We Jews like to pride ourselves on the many things we’ve invented: the ballpoint pen, blue jeans, and the atomic bomb, to name a few. (How about the theory of relativity — does that count?) We’ve also had a strong hand in shaping the world of modern entertainment, helping to build Hollywood, create the modern sitcom, and, not least important, invent that beloved American lowbrow figure, the comic book superhero. Whether you consider it a feat or a flaw, Jews dreamed up Superman, the Fantastic Four, Spider Man, Iron Man, the Hulk, the X-Men — in other words, nearly every big-name character that came to life during the Golden (late 1930s–1940s) and Silver (late 1950s–1970) Ages of comics.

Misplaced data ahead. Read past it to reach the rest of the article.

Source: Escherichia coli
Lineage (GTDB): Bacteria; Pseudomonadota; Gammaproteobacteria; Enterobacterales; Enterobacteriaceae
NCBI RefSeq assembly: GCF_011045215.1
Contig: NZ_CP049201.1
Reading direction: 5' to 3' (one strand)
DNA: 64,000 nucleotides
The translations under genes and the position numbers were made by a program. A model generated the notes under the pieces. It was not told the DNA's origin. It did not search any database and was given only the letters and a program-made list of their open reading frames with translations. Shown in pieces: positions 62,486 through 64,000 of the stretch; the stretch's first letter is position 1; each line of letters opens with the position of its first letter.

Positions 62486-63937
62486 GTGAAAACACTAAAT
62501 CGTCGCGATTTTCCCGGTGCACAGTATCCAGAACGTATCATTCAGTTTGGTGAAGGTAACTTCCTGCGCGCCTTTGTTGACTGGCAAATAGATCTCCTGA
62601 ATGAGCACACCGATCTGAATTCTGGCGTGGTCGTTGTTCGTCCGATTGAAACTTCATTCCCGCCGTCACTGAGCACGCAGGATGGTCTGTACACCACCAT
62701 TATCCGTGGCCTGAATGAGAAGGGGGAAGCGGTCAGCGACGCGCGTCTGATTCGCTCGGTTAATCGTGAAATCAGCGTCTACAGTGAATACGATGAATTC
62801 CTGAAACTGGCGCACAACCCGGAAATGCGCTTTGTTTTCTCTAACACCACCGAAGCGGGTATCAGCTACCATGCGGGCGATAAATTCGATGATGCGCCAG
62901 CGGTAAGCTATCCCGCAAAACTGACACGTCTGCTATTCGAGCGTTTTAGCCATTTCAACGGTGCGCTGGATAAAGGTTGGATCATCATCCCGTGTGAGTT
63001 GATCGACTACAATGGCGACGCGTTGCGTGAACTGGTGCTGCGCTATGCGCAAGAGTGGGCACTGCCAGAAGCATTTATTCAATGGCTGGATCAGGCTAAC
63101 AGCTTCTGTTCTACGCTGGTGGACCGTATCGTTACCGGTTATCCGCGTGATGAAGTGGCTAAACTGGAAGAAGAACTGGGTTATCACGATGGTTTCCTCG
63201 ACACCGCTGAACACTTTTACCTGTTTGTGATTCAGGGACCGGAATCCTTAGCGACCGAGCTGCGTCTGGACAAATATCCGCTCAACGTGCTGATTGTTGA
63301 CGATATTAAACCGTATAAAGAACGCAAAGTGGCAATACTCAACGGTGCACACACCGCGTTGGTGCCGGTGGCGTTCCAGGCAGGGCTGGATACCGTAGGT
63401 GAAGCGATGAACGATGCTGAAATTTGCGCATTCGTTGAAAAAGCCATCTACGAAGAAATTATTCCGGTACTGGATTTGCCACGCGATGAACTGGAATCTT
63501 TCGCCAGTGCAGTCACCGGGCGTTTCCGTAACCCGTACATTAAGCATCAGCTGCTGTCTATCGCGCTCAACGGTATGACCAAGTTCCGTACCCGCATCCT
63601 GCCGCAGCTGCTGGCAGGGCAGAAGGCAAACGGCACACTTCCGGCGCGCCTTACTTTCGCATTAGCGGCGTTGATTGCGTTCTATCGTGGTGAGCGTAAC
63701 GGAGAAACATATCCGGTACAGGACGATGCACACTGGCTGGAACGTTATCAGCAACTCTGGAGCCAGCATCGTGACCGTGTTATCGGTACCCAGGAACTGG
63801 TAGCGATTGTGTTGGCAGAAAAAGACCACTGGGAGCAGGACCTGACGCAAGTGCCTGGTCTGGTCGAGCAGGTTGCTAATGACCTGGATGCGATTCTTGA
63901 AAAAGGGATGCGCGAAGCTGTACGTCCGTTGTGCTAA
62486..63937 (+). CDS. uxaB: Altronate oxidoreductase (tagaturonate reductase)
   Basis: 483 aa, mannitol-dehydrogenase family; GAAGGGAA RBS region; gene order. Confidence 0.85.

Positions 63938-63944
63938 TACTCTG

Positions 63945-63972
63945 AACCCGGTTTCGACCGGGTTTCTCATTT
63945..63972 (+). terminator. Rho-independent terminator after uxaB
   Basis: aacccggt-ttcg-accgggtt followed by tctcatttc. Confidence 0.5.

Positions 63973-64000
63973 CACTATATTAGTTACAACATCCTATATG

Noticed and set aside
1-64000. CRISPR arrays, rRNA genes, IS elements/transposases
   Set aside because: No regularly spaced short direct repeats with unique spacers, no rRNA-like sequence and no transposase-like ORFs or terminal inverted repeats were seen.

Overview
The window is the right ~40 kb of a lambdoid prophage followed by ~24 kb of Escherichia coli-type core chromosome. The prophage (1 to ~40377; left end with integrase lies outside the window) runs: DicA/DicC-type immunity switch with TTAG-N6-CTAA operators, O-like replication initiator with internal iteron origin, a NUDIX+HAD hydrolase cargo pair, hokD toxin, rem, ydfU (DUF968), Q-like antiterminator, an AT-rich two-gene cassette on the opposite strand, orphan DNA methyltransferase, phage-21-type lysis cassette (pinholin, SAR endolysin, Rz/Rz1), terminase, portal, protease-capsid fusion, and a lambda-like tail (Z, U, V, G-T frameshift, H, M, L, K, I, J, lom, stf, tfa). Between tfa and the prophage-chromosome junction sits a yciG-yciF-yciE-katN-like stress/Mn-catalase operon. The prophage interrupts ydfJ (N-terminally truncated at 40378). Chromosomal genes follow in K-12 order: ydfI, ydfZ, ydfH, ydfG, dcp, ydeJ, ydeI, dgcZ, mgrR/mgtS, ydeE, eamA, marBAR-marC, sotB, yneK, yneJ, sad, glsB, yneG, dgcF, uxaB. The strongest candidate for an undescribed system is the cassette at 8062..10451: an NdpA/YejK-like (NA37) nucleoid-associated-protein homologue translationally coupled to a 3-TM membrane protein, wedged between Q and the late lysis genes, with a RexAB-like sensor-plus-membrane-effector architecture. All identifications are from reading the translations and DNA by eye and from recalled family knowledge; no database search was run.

Captain Marvel — the “World’s Mightiest Mortal,” as his creators billed him — is an exception, wildly popular in his day but not called into existence by Jack Kirby, Jerry Siegel, Joe Shuster, Will Eisner, or any other of the Jewish comics greats. Instead it was a magazine publisher named Roscoe Fawcett who, two years after Siegel and Shuster’s Superman first appeared in DC Comics in 1938, allegedly told his company’s art director he wanted a comparable character whose alternate identity would be a young boy rather than a grown man. Thus Captain Marvel was born, and proceeded to outsell Superman throughout the following decade, sometimes by as many as 14 millions copies a month. He met a premature demise, however, at the hands of DC, who sued Fawcett Comics for copyright infringement. After three trials, a financially beleaguered Fawcett settled in 1952, agreeing never to publish Captain Marvel again.
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